Circe by Madeline Miller was excellent, a terrific telling of the witch Circe's story, daughter of a Titan and a sea nymph, a good strong women-themed tale. All the Devils Are Here, another I have 'saved' as I do believe it is the latest Inspector Ganache book so now I have to wait until the next one comes out. Loved it, especially since it was set in Paris, so I loved revisiting some of the places I've been, and now I want to go back and find a bunch of others featured in the book. I read two more by Maggie O'Farrell, a terrific Irish, now living in Scotland author. The Distance Between Us was excellent. She can really spin a good yarn! I learned some more about how women and especially their mental states were treated in Victorian times in The Vanishing Act of Esme Lennox

One that everyone really needs to read, and apparently it's been made into a movie out this month in theatres, is Peace by Chocolate by Jon Tattrie. It's non-fiction, and tells the story of the Hadhad family, Syrian refugees, who came to Canada in 2016 after being in limbo in Lebanon for three years. They had a very well-known chocolate factory in Damascus that supplied chocolate all over Europe. It was completely destroyed in the war. They decided to start it up again, from their kitchen in Antigonish, NS. WHAT a community that is; would that we all could be so supportive of newcomers. I had trouble reading through tears as much of it was so moving. Next time we are in Windsor, I plan to stop in at Sobeys and buy some of their chocolate! Yep, they now sell across Canada, and yep, they've only been here for six years! Amazing. Uplifting true story. You can follow them on Instagram, and order their chocolate online too!

As usual my gratitude post took me longer than I'd planned. I hope some of these 'likes and loves' will lift you up this month.


  1. Lots of delightful things to love in this post, but I, too, appreciate the green out my windows and am trying to soak it in as much as I can...

  2. I am equally delighted by the perennials that keep showing up in our yard, both those we've planted here in the last 5 years, and those previous owners have left for us. Every year, it's a crap shoot, so it's anybody's guess what will return in spring and summer.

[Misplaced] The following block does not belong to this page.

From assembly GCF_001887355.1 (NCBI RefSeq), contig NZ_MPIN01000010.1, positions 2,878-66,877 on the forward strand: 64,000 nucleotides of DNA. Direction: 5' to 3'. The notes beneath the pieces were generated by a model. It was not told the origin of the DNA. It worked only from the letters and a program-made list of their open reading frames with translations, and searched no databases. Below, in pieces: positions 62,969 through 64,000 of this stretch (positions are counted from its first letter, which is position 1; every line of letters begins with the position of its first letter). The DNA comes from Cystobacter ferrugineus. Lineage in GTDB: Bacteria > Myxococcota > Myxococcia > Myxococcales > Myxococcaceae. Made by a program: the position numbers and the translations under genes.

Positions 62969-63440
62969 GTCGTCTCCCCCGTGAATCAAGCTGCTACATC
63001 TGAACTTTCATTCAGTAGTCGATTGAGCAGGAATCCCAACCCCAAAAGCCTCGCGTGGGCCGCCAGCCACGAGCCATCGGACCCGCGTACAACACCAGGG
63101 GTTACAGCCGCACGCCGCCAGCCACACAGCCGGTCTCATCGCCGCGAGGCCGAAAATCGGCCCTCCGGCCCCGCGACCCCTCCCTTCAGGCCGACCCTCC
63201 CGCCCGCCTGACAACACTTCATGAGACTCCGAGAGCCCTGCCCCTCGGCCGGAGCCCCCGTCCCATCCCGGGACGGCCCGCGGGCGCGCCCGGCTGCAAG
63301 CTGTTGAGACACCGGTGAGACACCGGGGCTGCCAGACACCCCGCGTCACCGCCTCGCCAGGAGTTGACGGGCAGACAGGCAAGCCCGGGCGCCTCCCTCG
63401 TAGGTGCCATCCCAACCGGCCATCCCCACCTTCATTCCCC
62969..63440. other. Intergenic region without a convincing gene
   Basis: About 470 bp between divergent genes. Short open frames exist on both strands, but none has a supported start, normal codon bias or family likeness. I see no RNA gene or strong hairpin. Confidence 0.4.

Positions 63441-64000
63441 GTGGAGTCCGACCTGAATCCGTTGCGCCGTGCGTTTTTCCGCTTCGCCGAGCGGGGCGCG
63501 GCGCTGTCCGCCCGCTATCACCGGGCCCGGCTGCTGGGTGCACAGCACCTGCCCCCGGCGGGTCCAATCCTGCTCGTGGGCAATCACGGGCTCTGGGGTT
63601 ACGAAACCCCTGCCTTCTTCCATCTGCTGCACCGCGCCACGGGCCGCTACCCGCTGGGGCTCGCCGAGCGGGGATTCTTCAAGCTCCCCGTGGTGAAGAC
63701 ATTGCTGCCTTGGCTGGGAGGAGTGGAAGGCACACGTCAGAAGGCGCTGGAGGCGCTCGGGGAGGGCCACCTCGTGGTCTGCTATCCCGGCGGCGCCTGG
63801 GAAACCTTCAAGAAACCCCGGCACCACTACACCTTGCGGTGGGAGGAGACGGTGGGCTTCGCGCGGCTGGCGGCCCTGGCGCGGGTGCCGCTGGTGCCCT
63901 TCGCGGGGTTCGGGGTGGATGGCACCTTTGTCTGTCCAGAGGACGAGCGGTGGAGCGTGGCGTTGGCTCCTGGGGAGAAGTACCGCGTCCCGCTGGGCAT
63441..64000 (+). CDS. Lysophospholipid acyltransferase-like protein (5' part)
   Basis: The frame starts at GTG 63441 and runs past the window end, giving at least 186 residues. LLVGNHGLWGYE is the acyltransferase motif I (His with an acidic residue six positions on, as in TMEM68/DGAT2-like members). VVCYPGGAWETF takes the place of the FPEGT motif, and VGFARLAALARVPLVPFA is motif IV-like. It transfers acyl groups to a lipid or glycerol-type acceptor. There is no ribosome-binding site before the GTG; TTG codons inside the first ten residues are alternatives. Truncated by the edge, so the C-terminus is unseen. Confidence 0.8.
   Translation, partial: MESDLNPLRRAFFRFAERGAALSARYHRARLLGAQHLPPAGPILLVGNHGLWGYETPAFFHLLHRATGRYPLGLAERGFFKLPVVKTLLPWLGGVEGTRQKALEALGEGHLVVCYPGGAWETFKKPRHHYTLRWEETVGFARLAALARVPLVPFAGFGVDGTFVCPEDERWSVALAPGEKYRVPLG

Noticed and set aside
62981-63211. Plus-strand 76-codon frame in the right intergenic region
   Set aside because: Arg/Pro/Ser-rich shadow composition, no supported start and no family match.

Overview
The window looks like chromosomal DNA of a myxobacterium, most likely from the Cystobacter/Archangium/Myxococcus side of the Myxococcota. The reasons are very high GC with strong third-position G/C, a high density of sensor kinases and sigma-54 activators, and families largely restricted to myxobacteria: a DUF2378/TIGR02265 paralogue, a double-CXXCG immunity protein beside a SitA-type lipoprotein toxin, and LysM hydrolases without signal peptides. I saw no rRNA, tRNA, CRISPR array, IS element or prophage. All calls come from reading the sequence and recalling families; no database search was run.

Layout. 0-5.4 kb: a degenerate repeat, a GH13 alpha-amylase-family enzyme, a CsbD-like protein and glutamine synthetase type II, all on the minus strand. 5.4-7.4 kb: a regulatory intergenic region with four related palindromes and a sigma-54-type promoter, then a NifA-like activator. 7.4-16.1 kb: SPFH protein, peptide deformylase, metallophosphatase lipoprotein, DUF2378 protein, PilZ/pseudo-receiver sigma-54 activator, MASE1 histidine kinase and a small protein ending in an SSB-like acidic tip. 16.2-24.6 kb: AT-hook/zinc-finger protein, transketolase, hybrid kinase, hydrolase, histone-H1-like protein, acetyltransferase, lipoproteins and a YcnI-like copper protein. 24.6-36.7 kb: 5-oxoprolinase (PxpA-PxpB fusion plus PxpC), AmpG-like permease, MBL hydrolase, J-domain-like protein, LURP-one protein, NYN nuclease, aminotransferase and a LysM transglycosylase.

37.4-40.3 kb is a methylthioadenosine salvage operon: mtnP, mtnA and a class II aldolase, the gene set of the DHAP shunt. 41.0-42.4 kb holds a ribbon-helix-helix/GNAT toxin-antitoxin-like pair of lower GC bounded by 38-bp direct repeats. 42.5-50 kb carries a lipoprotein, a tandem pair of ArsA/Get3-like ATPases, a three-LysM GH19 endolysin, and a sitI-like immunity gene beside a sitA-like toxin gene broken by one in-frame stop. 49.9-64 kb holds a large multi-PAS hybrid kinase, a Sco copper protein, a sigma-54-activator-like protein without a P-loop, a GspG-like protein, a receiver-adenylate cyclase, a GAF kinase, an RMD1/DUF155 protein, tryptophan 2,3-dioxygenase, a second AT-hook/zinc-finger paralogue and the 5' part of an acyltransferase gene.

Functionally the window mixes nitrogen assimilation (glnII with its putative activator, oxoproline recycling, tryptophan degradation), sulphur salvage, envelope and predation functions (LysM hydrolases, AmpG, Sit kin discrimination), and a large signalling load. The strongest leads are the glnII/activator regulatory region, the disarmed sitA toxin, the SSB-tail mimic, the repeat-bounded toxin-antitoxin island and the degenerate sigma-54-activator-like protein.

Thanks for your excellent book recommendations! I've read the Esme Lennox book, and loved it. I completely understand your reluctance to have read some of your highly anticipated TBRs. I'm right there with you. I'm unable to find any of Maggie O'Farrell's other books, but won't give up the search.

  3. just added you in, and the singer... oh my... kind of sounds a little like Seal who I like lots. blossoms are so nice.

  4. A delightful post with beautiful photos!

  5. Thank you for so many lovely likes/loves. All the trees and plants are so green. I look out the window from the walking track and think that I missed some of the changes. I'm always so grateful that the plants in my pots (where most of my gardening is done) return every year. The deer tried many times to eat the tulips. The day lilies and my red lilies will soon start blooming. Hubby has been composting for years. Some of the things that have grown in the compost pile are interesting.

  6. As always, such an interesting post. I love your boardwalk photo. Great successes in your garden. Imagine having to read your post to discover one of 'our locals'!! Great voice and I will be following Teeks up. I took 6 weeks to read ."...the Bees...". I also re-read the previous two before starting it - that was while Mum visited and it didn't take me nearly as long to get through them!! Insightful (and wise) thoughts from Laurel Emory.

  7. a road through that beautiful land... really? you'd think that you live in the US !!!

  8. So many awesome things. The tree is gorgeous. Love your azalea, mine wasn't quite ready to bloom yet. I love when I hear of green spaces, especially that give access to the river, lakes, streams. Your books sound fabulous. I love merlot lettuce! It is so easy to grow, but you have to grow it in stages, otherwise you have a lot of lettuce at once. Someday I will get my act together to compost right.

  9. I love the nature preserve and trillium. So fun that your calla lilies did well. So many other good things especially that saying is just for me right now. I do find myself dwelling on the past mistake of stepping off the steps the wrong way! I will keep those practices in mind. Some good reads, too. You would think I'd read a ton, but the first weeks were so busy whether in hospital or rehab or even at home...someone coming by or doing something or checking on me.

  10. Love the post, Sandra, the Trillium, the Iris (it's beautiful - mine have stopped blooming the last 2 years, and I need to figure out why), the azaleas, and blossom trees. Because there is just the 2 of us, I tend to by Napa Cabbage, and use it instead of lettuce, it lasts so much longer, it's nice and crinkly, and you can do cole slaw and stir fries too. My sewing room is in the upper basement - so I can still look out at the garden and it is nice and cool in the summer - your view is beautiful.
    Diana Gabaldon - she's wonderful, I met her in Chelmsford, UK and had a number of books signed. Like you I hate to read the current book, as I don't want them to end, and at the moment, I'm a couple of books behind, plus haven't bought the 'Bees' yet - my neighbour/friend is into them as well. There is a facebook group - Random Acts of Crochet Kindness, and I have been thinking of doing some little things for the tree out front, with packages for people to take that may cheer them - it's just finding that time. Thanks for sharing!